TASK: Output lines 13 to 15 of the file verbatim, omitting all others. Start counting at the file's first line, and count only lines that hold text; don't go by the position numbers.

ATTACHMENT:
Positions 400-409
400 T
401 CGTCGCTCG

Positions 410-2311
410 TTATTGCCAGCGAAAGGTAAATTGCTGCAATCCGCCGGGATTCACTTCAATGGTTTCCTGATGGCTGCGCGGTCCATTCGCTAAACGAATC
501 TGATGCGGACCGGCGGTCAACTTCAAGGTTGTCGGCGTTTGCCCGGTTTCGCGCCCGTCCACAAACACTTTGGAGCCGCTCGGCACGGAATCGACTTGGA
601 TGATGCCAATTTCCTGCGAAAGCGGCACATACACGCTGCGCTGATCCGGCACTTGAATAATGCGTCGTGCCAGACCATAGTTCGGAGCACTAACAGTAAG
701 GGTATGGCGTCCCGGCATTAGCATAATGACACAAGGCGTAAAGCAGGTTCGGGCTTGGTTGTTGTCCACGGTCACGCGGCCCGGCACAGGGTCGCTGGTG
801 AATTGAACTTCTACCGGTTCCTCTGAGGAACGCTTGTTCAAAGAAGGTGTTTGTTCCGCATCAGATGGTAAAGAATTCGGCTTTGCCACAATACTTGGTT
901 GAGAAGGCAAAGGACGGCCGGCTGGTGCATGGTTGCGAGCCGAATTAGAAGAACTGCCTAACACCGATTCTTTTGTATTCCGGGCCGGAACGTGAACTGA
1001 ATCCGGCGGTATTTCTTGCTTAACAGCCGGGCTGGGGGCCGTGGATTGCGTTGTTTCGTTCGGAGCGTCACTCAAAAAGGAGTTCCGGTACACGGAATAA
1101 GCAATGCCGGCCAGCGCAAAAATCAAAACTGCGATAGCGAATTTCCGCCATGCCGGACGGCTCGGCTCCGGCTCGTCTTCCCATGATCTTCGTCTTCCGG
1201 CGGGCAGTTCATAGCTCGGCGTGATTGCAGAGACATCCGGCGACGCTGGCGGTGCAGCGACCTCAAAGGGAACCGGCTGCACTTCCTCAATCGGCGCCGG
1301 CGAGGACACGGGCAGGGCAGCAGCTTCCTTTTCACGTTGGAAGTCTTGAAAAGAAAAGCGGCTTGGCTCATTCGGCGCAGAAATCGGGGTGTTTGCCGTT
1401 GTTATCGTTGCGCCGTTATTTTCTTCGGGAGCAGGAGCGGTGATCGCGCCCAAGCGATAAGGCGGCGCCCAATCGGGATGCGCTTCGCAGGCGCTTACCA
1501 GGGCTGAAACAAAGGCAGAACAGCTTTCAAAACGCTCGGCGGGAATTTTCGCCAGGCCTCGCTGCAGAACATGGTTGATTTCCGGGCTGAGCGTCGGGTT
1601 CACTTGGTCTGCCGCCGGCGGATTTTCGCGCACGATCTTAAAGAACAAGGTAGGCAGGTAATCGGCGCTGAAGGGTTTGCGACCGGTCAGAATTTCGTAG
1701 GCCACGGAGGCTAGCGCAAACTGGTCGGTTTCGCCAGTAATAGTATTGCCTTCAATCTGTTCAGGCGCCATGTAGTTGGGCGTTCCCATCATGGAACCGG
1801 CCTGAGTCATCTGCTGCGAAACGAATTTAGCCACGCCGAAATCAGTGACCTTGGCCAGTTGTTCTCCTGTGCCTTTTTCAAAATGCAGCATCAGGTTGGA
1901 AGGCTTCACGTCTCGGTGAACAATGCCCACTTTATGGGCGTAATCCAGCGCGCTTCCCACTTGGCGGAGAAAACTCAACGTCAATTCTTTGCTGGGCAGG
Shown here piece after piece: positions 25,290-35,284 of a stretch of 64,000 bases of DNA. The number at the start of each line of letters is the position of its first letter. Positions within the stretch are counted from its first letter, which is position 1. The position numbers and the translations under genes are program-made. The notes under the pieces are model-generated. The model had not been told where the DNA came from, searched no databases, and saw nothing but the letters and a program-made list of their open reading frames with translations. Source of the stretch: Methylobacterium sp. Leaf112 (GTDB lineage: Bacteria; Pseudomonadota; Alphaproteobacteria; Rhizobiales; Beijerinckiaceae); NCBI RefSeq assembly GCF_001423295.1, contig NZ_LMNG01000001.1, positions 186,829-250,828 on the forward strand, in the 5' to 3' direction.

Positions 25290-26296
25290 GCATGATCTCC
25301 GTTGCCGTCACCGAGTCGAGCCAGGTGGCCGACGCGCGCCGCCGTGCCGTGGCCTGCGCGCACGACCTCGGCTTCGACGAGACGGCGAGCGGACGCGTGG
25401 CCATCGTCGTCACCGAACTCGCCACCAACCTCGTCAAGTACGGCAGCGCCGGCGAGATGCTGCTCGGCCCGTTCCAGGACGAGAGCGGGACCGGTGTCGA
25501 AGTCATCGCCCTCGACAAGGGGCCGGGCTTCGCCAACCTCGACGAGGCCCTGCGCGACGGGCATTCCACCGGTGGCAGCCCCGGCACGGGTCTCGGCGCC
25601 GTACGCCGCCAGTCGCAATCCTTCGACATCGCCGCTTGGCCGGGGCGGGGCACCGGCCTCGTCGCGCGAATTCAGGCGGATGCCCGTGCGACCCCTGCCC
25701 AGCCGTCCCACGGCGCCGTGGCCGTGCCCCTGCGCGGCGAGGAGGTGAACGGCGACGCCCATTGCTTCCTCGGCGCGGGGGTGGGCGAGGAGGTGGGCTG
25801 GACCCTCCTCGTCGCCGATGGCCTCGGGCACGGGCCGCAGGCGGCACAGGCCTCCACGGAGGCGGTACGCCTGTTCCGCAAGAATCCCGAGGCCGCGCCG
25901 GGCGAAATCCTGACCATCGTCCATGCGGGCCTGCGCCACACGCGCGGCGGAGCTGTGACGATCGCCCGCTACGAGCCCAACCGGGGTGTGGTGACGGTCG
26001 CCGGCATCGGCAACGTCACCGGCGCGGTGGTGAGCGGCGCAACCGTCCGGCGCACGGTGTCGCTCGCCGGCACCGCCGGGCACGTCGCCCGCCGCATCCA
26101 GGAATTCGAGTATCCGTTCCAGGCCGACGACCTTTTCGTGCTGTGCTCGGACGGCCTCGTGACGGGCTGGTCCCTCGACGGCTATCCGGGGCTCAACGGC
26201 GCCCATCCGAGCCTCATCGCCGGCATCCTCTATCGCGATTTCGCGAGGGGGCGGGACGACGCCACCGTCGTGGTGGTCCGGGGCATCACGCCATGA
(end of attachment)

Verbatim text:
1201 CGGGCAGTTCATAGCTCGGCGTGATTGCAGAGACATCCGGCGACGCTGGCGGTGCAGCGACCTCAAAGGGAACCGGCTGCACTTCCTCAATCGGCGCCGG
1301 CGAGGACACGGGCAGGGCAGCAGCTTCCTTTTCACGTTGGAAGTCTTGAAAAGAAAAGCGGCTTGGCTCATTCGGCGCAGAAATCGGGGTGTTTGCCGTT
1401 GTTATCGTTGCGCCGTTATTTTCTTCGGGAGCAGGAGCGGTGATCGCGCCCAAGCGATAAGGCGGCGCCCAATCGGGATGCGCTTCGCAGGCGCTTACCA